Fox is also likely painfully aware that the Bears could be underdogs in their first nine games, and the only times this season they are certain to be favored are late home affairs vs. the 49ers (Game 11) and Browns (Game 15).

This is a tough juggling act for a veteran coach, and a part of my Bears power rating will be connected to whether I believe they are going all-out to play as well as they can each week, or if there is a consideration to long-term development, which could be the coaching staff voluntarily negotiating their own severance package.

It isn’t just about football performance, of course, but also about Fox having to deal with the distractions of what a fan base clamoring for Trubisky can bring. He has been around the league long enough to understand such things, and already showed some irritation on that front in the aftermath of the Denver loss - “If you’re asking me if I was excited about how he (Trubisky) played, I was. It beats the alternative. I’m sure glad he played well and not poorly.


Is Danny Salazar just being a tease (again)?

Salazar is 27 years old, with a 37-32/3.78 over 564.2 innings, which places him just a touch better than MLB average. That can bring yawns from casual observers, as can his 4-5/4.15 of 2017. But for those that do not follow casually, there have been those occasional flashes of something much better, which happens when a guy is carrying a 10.4 K/9 over his career.

Want some perspective on that K-count? Of those that have thrown at least 500 innings during Salazar’s career span, only Yu Darvish, Max Scherzer, Chris Sale and Clayton Kershaw rate better, Kershaw by only a tick (10.45 vs. 10.42). But while Salazar would often flash brilliance, it would also be followed by erratic efforts, and those attempting to time his performances often saw their bankroll reduced in the process.

Hence what is happening now brings quite a challenge, and calls for some closer scrutiny. Might this finally be the moment in which Salazar has found it?

First the bottom line for 2017 is nonsensical, so discard it. Salazar had to deal with some early-season physical issues, which magnified his inconsistency, and he went on the DL with a 5.40 ERA back in early June. Since returning he has made four starts, working to a 1.42 tune, and it might have been the best sequence of his career. How about 36 Ks vs. only 15 hits allowed over that stretch, which renders the full-season measurements as being stale.

How dominating has he been? Corey Kluber leads MLB this season with a 16.5 SWS%, which is superb. Scherzer captured that crown with a 15.3 in 2016, two years ago it was Kershaw at 15.9. How has Salazar fared over those last four games?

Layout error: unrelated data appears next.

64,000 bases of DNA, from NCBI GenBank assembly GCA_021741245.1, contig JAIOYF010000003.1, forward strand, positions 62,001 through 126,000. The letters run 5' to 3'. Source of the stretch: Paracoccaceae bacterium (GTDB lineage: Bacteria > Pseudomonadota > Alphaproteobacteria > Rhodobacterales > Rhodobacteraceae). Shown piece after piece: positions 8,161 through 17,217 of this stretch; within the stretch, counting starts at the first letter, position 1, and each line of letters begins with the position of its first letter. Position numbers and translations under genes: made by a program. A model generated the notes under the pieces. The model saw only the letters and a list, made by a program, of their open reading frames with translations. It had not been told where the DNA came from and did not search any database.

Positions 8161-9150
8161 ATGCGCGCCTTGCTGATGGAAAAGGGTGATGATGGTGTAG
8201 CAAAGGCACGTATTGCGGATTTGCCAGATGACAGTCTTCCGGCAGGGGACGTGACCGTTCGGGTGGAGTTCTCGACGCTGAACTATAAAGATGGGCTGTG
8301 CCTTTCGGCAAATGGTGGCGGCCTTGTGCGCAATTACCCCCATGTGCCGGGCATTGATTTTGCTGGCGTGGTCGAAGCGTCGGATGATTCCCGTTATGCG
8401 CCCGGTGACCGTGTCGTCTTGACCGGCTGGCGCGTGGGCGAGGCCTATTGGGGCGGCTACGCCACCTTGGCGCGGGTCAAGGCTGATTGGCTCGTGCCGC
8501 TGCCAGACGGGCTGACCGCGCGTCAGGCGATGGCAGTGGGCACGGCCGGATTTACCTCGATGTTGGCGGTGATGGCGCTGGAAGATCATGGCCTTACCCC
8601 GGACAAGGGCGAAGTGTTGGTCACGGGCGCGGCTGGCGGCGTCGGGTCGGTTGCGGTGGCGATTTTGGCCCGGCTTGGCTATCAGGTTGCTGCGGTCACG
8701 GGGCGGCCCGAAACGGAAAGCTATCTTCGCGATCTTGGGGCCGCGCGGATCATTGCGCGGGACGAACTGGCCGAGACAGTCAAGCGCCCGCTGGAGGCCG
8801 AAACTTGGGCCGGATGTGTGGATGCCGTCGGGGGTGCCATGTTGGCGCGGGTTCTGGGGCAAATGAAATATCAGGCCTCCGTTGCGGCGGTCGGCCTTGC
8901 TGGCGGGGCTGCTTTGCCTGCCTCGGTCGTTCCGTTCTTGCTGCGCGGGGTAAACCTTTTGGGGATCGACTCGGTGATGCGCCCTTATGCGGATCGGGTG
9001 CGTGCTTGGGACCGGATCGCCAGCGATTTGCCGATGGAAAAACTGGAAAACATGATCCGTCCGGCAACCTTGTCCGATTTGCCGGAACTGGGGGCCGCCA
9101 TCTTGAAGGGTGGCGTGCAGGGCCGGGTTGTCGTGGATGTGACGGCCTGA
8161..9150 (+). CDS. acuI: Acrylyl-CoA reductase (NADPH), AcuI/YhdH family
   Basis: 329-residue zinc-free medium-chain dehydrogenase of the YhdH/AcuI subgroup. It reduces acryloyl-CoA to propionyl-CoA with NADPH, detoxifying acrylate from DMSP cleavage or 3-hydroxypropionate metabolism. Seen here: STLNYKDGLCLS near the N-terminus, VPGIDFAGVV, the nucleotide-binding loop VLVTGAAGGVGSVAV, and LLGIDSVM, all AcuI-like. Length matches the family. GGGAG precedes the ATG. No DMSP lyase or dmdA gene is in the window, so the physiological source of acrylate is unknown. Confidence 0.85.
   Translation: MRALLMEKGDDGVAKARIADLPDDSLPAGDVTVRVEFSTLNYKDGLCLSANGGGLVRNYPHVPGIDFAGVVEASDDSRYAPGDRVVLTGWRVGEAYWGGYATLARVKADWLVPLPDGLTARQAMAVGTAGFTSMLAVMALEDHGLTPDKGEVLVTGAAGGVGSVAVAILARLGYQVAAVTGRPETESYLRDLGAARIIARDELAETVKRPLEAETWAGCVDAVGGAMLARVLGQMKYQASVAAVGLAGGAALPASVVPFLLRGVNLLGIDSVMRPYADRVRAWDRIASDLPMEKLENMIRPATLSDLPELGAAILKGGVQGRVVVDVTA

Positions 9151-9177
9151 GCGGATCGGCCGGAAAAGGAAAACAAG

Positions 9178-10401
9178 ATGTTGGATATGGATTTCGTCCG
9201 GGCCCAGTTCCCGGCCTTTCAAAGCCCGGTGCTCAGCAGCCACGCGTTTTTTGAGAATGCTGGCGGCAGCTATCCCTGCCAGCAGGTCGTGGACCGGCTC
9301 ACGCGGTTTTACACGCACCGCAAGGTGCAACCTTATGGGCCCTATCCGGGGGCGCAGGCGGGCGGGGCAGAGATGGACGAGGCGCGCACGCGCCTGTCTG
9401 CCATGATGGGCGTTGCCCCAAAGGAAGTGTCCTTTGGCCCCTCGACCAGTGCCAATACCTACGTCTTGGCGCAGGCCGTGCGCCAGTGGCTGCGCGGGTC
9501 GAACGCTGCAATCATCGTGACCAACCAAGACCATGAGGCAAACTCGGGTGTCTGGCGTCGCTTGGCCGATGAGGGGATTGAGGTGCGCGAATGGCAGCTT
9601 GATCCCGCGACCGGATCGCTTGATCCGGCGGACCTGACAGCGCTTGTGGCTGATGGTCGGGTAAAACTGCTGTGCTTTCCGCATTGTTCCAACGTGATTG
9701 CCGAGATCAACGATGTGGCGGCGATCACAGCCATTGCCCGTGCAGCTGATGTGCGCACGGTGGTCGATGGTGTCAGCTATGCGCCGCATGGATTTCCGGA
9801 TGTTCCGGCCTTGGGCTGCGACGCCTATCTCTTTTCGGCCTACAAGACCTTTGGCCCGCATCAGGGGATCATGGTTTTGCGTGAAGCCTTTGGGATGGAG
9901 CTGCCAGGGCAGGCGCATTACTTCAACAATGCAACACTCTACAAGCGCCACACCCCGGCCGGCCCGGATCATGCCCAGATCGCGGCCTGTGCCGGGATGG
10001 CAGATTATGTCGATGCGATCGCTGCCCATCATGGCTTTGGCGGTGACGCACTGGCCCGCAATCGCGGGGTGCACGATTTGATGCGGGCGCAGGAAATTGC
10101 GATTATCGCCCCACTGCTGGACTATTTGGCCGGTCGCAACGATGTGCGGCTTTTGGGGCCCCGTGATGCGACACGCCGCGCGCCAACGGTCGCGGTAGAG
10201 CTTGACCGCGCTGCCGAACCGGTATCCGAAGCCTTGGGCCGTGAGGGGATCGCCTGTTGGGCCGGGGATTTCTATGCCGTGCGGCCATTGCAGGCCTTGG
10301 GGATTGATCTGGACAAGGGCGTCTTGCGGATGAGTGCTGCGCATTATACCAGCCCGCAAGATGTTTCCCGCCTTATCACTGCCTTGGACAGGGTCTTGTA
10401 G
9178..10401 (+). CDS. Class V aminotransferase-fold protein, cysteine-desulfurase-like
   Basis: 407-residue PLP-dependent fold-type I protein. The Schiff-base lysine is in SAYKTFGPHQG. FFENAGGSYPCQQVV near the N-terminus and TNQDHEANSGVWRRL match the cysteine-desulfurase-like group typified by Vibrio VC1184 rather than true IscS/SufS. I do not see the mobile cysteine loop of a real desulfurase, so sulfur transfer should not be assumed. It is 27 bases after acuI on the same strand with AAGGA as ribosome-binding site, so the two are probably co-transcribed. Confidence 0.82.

Salazar L4 SWS%





But now our caution - is this just another one of those short-term bursts that will inevitably be followed by a lapse? It is a pertinent case study because this is not the same Salazar out there; he really has been a different pitcher since coming off the DL.

One of the things that can be frustrating with a guy that has great stuff is that sometimes they just don’t trust it, and try to get too cute instead. It is a delicate balance in baseball, where so many geometric bounces are a part of the results, and can play havoc with a delicate psyche. In this instance we deal with a performer that may be a classic example.

Could we make a case that one of the prime reasons for the early bad start by Salazar was thinking too much? This offers us one tangent in which the full season numbers do matter, and those numbers tell us he has thrown fewer fastballs, and more changeups, than ever before.

Across all of 2017 it has been 59.6 percent fastballs for Salazar, off of a career 68.7, and 28.2 percent changeups, compared to 19.7. But what has happened since his return from the DL?  Back to 66.1 on fastballs, and down to 18.6 on changeups. He is back much closer to what his physical skill set would call for, perhaps not over-thinking the sport.

I filed this away after Salazar’s first game back off of the DL was a terrific showing at Toronto in which the Blue Jays only got the ball out of the infield four times in seven innings - "As soon as I walked out there, I just tried to be aggressive and attack the zone and use my fastball. That was really big for me tonight." And what he has done, and what he has sad, have been matching up since then.

I know the potential trap here in terms of Salazar and cycles, but this has not been any kind of run of baseball luck of late – he has simply overpowered opposing hitters, and if he shows that same confidence tonight in a key series tonight it may be time to raise him a grade, something I have been hesitant to do in the past.